(Reuters) - Gold prices eased on Tuesday as the dollar strengthened, although rising doubts over the economic recovery from the COVID-19 slump limited losses, with investors awaiting the outcome of the European Central Bank meeting this week.
Spot gold was down 0.2% at $1,925.68 per ounce by 0048 GMT.
U.S. gold futures were steady at $1,934.60.
The dollar index rose 0.2% against its rivals, making gold more expensive for holders of other currencies.
More than 27.19 million people have been reported to be infected by the novel coronavirus globally and 888,326 have died, according to a Reuters tally.
Japan's economy shrank more than initially estimated in the second quarter, while German industrial output rose far less than expected in July, suggesting Europe's largest economy faces a slow return to pre-pandemic production levels.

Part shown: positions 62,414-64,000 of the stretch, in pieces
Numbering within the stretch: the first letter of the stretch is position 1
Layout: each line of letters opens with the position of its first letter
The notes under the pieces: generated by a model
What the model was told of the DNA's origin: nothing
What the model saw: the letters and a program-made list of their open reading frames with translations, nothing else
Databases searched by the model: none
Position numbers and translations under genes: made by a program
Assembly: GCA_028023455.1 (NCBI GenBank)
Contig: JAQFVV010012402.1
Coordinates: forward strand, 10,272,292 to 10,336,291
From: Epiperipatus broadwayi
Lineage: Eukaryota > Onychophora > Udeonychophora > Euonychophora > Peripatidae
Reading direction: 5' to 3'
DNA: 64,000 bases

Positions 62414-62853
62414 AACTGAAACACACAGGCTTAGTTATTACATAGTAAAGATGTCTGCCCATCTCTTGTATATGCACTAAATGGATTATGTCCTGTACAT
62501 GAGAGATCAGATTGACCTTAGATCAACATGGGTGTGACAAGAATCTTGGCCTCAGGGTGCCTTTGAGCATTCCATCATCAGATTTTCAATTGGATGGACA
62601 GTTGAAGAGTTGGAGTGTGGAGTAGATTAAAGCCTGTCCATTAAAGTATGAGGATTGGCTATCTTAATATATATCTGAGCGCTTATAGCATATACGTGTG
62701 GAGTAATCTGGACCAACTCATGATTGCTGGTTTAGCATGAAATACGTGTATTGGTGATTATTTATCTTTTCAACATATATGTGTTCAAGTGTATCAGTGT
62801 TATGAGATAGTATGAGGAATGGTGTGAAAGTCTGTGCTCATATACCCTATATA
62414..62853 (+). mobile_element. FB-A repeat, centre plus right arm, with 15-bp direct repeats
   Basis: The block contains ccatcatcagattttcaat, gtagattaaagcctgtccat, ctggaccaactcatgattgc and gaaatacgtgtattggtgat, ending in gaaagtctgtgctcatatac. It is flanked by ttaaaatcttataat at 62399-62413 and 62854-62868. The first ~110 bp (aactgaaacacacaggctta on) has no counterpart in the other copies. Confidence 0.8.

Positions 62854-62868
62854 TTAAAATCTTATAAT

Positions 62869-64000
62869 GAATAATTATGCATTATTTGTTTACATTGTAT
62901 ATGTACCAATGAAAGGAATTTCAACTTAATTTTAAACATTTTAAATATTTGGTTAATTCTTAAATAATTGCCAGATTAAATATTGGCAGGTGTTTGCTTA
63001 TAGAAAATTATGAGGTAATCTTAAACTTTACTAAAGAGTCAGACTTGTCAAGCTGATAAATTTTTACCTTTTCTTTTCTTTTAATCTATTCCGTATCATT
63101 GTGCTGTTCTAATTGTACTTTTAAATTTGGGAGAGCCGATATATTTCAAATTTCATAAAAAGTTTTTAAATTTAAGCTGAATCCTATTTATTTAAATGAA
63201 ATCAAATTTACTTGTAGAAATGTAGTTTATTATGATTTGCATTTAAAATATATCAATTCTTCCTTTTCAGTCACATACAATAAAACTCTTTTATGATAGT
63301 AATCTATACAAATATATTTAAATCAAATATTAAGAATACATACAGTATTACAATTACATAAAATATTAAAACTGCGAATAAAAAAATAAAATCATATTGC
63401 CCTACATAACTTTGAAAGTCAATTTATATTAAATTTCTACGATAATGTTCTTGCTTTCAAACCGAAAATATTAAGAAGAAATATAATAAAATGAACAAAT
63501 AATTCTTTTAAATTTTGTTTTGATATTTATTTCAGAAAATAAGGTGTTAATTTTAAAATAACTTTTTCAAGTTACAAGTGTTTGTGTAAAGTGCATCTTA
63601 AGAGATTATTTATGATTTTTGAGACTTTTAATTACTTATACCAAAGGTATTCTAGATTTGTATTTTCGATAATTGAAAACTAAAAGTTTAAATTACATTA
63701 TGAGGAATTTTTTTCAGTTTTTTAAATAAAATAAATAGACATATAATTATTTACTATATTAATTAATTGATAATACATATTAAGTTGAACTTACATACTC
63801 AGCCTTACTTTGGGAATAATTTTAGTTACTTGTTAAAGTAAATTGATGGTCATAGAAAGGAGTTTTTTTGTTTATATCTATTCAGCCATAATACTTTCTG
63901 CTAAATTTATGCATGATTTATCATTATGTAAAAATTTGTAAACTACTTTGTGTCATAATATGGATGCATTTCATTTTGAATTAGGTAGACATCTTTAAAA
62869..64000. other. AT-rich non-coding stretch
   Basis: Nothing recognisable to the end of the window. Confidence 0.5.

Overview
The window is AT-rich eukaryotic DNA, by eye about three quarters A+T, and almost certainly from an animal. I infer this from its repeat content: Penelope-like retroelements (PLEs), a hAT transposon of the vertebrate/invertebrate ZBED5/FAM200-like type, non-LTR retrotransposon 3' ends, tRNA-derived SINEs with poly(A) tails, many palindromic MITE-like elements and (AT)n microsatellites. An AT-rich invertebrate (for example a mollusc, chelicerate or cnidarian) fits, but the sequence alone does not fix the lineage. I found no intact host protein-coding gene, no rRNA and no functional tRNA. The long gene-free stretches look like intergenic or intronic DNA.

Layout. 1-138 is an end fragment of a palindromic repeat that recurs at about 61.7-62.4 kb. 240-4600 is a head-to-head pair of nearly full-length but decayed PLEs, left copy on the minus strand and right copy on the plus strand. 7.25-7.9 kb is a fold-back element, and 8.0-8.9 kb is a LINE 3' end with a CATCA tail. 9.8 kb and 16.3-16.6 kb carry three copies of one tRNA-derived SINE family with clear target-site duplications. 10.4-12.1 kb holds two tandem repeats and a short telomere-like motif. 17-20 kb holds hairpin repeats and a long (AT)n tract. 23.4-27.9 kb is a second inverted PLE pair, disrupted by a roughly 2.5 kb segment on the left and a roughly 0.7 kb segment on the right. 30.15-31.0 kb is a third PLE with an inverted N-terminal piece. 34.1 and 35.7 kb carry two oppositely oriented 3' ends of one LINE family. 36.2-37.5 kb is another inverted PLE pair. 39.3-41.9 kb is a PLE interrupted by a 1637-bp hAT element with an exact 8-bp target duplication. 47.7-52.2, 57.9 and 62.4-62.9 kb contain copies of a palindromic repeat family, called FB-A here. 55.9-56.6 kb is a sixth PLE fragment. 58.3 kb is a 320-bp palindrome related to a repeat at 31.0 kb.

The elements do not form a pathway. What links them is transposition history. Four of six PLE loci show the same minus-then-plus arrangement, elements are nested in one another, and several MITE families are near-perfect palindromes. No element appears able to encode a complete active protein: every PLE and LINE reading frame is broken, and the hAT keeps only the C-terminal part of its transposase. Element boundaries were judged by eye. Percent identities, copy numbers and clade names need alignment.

The U.S. Federal Reserve's landmark shift to a more tolerant stance on inflation will be a drag on the dollar for years and will raise hard questions about the role of central banking, challenging policymakers from Frankfurt to Tokyo.
Gold tends to benefit from widespread stimulus measures from central banks because it is widely viewed as a hedge against inflation and currency debasement.
U.S. stock futures and Asian shares regained some footing on Tuesday.
President Donald Trump on Monday again raised the idea of separating the U.S. and Chinese economies, suggesting the United States would not lose money if the world's two biggest economies no longer did business.
Silver fell 0.9% to $26.75 per ounce, platinum eased 0.2% to $906.17 and palladium gained 0.3% to $2,302.74.
(Reporting by Brijesh Patel in Bengaluru; Editing by Devika Syamnath)
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